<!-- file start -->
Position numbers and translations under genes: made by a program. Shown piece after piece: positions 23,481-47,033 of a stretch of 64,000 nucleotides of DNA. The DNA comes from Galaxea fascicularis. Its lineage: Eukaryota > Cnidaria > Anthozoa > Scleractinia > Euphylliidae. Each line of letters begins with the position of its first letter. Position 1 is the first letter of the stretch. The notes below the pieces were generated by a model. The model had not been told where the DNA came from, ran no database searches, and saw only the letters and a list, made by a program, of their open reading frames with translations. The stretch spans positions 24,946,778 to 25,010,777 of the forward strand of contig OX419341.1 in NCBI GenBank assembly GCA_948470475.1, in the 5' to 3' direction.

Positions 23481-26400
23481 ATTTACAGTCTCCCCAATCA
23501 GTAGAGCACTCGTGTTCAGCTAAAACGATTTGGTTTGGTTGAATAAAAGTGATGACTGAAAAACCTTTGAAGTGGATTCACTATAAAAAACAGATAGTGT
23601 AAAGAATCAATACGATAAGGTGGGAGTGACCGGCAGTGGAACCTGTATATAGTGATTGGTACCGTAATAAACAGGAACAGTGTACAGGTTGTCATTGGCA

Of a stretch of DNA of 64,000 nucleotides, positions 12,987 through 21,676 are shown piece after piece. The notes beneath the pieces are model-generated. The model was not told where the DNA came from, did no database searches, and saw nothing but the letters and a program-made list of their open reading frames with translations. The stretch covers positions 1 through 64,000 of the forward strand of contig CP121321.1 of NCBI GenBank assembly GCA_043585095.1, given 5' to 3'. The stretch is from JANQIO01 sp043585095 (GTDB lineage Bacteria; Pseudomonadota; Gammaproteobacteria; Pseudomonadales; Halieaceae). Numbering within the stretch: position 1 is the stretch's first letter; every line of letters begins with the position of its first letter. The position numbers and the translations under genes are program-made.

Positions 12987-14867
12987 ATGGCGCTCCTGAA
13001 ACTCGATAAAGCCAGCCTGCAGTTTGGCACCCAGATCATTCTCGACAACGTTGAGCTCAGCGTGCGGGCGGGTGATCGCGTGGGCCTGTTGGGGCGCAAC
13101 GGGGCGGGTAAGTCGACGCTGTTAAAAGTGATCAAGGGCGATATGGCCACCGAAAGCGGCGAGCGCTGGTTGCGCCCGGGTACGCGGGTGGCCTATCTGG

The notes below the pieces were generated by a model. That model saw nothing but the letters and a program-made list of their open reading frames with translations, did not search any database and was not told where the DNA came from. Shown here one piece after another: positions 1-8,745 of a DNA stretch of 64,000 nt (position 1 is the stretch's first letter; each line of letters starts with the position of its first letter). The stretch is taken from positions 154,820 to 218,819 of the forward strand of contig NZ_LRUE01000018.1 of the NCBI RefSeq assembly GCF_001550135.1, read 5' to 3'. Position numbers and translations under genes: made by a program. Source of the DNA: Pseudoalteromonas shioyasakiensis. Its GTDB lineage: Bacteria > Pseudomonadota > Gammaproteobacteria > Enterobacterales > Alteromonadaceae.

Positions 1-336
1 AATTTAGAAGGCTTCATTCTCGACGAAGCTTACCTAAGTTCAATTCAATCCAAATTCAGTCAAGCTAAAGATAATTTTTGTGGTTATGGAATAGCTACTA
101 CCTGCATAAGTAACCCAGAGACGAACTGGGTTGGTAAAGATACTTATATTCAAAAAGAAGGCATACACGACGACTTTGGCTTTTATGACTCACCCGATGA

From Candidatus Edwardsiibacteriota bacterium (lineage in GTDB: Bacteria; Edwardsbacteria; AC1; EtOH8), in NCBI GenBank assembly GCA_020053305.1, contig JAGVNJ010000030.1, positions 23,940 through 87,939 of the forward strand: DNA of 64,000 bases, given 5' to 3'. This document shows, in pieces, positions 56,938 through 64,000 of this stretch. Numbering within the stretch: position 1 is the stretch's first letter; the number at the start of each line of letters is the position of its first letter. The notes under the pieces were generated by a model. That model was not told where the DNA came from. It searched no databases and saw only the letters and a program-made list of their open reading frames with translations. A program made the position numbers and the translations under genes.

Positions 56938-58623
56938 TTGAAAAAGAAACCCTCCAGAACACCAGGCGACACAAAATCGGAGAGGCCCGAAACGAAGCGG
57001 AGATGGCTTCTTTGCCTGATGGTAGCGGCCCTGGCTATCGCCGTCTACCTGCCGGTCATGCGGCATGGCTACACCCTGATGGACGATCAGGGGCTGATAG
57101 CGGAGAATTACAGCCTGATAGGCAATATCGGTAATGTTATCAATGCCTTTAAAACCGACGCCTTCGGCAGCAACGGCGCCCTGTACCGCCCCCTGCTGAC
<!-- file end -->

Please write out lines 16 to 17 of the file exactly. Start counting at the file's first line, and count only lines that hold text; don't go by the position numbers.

Positions 56938-58623
56938 TTGAAAAAGAAACCCTCCAGAACACCAGGCGACACAAAATCGGAGAGGCCCGAAACGAAGCGG